Hiatal hernia and gastroesophageal reflux disease are two different terms, but to understand the difference between Hiatal hernia and Gastro esophageal reflux disease, it’s important to understand the role of hiatal hernia in Gastroesophageal reflux disease.
What do you mean by the term Hiatal hernia?
Hiatal hernia is a condition where the abdominal constituents like the gastroesophageal junction and certain parts of the stomach displace proximally above the region of the diaphragm that connects through the areas of esophageal hiatus directly into the mediastinum.
Symptoms of Hiatal hernia:
Hiatal hernias initially do not cause any symptoms and pain like symptoms can be noticed only when the protrusions of the stomach become large. Smaller hernias of these types are most often asymptomatic. Larger size Hiatal hernias allow the undigested food and acids of the stomach to reflux directly into the esophagus displaying the standard symptoms of GERD. Some of the symptoms of Hiatal hernia include
- Trouble swallowing food due to obstruction
- Chest pain which intensifies with bending over or lying down
- Abdominal pain
- Frequent burping
- Sore throat
Types of Hiatal Hernias
There are two major types of hiatal hernia:
- Sliding hiatal hernia and
- Paraesophageal hiatal hernia
Depending upon how one would subdivide the para esophageal Hiatal hernias, it can be further categorized into three or four types, and which are explained as follows:
Type I hiatal hernia or sliding hiatal hernia is the most common type of all Hiatal hernias which results from the general weakening of the cardia muscles and ligaments. Sliding hernia or type I hernia sac consists of retroperitoneal fat that is protruded into the esophageal hiatus. This causes the cardia muscles and ligaments to slide upward into the posterior mediastinum causing stomach contents to pass into the esophagus and thus results in gastroesophageal reflux disease.
Type II hiatal hernia is the form of para esophageal hernia in which part of the gastric fundus protrudes out and forms a sac above the diaphragm. The peritoneal sac formed in this type of hernia in the esophageal hiatus fails to return to its original position and remains bulging like a sac into the posterior mediastinum.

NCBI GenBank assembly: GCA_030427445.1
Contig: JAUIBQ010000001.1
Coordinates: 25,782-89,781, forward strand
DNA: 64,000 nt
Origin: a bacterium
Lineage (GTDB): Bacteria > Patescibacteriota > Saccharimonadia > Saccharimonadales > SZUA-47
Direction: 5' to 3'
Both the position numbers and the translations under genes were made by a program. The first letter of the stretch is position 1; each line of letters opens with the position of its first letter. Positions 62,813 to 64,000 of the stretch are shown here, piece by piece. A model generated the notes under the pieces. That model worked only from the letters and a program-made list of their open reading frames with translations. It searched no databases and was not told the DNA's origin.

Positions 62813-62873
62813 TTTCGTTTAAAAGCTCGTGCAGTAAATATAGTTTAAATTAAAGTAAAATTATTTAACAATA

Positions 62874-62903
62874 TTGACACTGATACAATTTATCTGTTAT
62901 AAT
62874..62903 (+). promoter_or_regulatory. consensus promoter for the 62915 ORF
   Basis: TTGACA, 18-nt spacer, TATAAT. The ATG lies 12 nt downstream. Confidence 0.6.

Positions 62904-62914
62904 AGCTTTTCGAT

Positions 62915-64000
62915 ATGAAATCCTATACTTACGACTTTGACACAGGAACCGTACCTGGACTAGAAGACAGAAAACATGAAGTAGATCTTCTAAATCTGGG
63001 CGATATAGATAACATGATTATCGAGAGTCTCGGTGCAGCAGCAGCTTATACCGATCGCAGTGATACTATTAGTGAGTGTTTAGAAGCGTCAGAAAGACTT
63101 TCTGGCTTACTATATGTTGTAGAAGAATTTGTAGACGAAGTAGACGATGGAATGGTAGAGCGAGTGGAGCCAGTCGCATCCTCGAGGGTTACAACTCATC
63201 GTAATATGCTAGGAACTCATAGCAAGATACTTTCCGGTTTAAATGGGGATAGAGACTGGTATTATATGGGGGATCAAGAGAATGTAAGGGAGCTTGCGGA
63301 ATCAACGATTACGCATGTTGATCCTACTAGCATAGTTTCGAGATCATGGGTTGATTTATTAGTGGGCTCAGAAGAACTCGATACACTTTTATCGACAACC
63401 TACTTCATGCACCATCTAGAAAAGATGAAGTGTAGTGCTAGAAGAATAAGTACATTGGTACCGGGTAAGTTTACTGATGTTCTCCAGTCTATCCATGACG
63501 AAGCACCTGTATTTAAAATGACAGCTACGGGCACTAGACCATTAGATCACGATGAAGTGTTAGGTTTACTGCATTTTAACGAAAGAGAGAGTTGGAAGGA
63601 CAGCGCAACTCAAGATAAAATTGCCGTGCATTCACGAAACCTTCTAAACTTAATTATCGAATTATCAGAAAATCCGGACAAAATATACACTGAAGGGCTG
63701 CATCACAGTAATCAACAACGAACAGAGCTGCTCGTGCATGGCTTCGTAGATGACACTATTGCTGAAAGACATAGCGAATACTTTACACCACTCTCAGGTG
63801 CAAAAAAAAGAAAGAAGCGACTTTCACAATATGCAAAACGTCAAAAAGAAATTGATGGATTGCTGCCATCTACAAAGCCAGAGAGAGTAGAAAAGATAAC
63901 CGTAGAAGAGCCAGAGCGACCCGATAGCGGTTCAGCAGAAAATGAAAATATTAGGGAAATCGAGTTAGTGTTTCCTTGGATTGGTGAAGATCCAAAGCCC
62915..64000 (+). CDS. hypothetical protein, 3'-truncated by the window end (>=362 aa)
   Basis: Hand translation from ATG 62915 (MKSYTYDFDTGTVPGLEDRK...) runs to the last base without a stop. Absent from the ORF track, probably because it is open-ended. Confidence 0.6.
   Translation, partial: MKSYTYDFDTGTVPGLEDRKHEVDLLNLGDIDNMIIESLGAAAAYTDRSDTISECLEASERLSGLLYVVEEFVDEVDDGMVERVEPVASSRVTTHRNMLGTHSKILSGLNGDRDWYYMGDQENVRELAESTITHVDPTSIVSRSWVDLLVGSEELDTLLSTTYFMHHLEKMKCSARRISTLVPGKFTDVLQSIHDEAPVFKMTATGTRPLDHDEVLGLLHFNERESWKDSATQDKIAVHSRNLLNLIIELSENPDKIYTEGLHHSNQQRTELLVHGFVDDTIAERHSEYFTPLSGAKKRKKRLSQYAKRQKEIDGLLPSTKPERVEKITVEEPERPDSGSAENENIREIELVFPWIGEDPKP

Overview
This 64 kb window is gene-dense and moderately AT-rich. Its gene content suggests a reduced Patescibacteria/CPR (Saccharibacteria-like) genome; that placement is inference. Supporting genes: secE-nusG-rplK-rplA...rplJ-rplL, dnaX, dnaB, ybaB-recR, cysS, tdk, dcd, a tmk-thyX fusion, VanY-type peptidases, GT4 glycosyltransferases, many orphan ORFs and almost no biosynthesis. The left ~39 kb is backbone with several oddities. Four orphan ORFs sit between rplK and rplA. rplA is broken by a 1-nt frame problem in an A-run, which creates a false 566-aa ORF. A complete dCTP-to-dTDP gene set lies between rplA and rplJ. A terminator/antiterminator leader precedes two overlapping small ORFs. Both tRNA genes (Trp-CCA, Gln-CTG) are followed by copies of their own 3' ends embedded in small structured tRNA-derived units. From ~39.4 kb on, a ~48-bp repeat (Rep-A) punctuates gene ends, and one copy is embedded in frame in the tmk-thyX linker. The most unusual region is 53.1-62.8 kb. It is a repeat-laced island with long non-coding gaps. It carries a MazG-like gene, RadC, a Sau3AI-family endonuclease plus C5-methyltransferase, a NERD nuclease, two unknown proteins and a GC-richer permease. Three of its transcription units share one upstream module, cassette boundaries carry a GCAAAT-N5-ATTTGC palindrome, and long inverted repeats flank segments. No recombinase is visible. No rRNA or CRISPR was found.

Type III hiatal hernia is generally the mixture of type I and II hiatal hernia. In this type, along with the paraesophageal hiatal hernia, the Gastroesophageal junction is not fixed but displaced above the areas of diaphragm.
It is a type of giant para esophageal hiatal hernia (type IV). This type of hernia is classified by its size, where the hernia sac may include more than one-third to one-half of the stomach. Type IV hernias include upper abdominal organs of the body like the thorax, colon, small intestine, omentum, liver, and spleen. It is an aggravated form of type III hiatal hernia.
What is Gastro esophageal reflux disease (GERD)?
This is a chronic gastrointestinal condition that occurs when the stomach acid flows back into the esophagus irritating the lining of the esophagus connecting your mouth and stomach. Symptoms include heartburn, pain in the chest, dysphagia, laryngitis, and disturbed sleep. GERD may be manageable through dietary interventions and lifestyle changes. But more severe conditions may need surgery to ease the symptoms. (Also Read: Difference Between GERD and Heartburn- Symptoms and Treatment )
Etiology behind GERD
When you consume food a circular band of muscles allows food to enter the stomach. This band is called sphincter which relaxes to allow food into the stomach and then closes once the food is inside the stomach. The sphincter becomes weak in the person suffering from GERD which causes the backflow of stomach acidic contents into your esophagus irritating the mucosa.